Black and ethnic minority women with cancer are the stars of this beautiful photography exhibition in Peckham’s Copeland Gallery

Katherine Johnston (06 March, 2019)

'I was actually shocked at the lack of services tailored and catered for BME patients - even things such as getting a decent wig to match our hair types seemed impossible for services to get right'

28236Rosemarie Flash photographed by Noam Friedman, for Black Women Rising

The first portrait exhibition in the UK to feature black and ethnic minority women cancer patients and survivors goes on display in Peckham this month.

Black Women Rising – The Untold Cancer Stories, profiles fourteen women from BAME backgrounds at different stages of their cancer treatment and recovery, photographed by Noam Friedman.

Exhibition creator Leanne Pero, from Peckham, was diagnosed at 30 years of age with stage three breast cancer, six months after her mother was diagnosed with the disease for the second time.

She says the project aims to challenge myths about cancer that still exist among some black communities, and help support women going through diagnosis and treatment.

Leanne says back-to-back operations, including a double mastectomy, and gruelling rounds of chemotherapy gave her mental health a ‘battering’ during her treatment, describing the emotional support promised by healthcare professionals as ‘non-existent’.

Exhibition creator, and breast cancer survivor, Leanne Pero

After setting up an online blog to chronicle her experience, she says many other patients from BAME backgrounds contacted her to share their own stories, including those who had been rejected by their families and wider community, women who were told cancer wasn’t a ‘black disease’, patients shunned by friends afraid they were infectious, and others told their cancer was a curse in punishment for past deeds.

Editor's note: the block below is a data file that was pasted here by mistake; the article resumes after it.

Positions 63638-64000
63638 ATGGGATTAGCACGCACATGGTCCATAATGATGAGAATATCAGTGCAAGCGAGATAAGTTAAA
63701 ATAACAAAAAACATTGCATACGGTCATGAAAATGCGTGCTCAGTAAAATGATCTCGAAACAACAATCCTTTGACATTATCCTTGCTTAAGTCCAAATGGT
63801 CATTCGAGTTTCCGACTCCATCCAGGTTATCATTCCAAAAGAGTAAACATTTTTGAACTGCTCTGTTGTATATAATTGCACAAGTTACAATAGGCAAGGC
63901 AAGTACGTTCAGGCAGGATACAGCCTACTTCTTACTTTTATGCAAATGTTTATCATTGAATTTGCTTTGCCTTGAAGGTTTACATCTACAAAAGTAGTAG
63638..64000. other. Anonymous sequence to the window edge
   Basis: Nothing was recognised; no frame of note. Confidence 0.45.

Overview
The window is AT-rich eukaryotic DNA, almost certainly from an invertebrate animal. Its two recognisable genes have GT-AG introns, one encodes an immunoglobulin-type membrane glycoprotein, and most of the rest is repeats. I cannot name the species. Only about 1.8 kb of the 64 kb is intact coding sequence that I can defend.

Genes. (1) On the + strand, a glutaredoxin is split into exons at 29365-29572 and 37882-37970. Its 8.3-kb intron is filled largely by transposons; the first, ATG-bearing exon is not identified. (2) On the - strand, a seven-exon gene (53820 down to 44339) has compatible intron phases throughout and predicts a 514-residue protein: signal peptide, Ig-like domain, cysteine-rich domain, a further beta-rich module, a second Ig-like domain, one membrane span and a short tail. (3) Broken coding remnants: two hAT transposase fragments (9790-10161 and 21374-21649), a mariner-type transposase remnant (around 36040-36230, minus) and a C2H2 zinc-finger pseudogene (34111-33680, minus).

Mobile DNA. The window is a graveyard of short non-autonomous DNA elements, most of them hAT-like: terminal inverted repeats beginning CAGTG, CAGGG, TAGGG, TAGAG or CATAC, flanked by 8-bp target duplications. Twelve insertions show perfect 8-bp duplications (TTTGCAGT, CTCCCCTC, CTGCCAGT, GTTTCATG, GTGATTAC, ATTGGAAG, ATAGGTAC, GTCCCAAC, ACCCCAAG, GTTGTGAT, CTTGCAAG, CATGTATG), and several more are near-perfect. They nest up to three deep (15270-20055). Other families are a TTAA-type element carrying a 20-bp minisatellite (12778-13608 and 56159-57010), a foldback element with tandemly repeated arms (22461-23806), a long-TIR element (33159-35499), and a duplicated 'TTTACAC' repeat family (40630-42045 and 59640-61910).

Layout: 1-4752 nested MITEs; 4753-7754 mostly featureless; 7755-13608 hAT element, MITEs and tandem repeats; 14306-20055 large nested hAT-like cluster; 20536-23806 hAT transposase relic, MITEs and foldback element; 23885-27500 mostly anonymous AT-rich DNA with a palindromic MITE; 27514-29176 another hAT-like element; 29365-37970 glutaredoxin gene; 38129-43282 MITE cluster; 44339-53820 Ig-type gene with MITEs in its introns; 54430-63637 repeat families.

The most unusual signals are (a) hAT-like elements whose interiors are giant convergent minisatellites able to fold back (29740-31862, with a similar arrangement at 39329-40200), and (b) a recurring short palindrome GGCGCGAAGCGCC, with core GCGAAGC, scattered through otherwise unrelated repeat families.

The portraits, on display at Peckham’s Copeland Gallery this month, include Leanne and her mother Amanda, and 49-year-old Rosemarie Flash, a midwife from Peckham diagnosed with breast cancer in August last year, who described the experience as ‘very empowering’.

She said: “I feel like I’m not alone which has enable me to embrace my new journey alongside individuals with a shared experience.”

Also photographed are primary school teacher Rosemarie Morgan, from Peckham, who was diagnosed with grade three, triple negative breast cancer, a particularly aggressive form of the disease, and 34-year-old teaching assistant Charlene Young, from Rotherhithe, who has bone cancer.

Charlene, who was diagnosed in September 2011, said taking part had been a bonding experience with the other women: “I am truly grateful and proud to be a part of something so special,” she said. “I couldn’t have chosen a better bunch of women to continue my journey with me.”

Leanne told the News she hopes the exhibition can help push for more support: “I’m absolutely delighted to be able to create a platform for these wonderfully brave and courageous cancer warriors to share their stories and join me in spreading some much-needed cancer awareness amongst our BME communities.

“When I was going through my own cancer treatment I was actually shocked at the lack of services tailored and catered for BME patients – even things such as getting a decent wig to match our hair types seemed impossible for services to get right.

“We have had enough of our needs and voices going unheard, we have had enough of cultural taboos and myths stopping us from speaking out about our experiences and traumas within our communities.

“This exhibition is the start of some much-needed conversation with everyone – cancer care services, the media and most importantly our communities.

“It’s a time to excitedly change the narrative of cancer amongst the BME Community.”

Black Women Rising is funded by the Leanne Pero Foundation and Brightooms photography Studio in Peckham.

The first free exhibition will be on held on Thursday, March 28, from 6.30pm-10.30pm and includes a panel talk with the women photographed.

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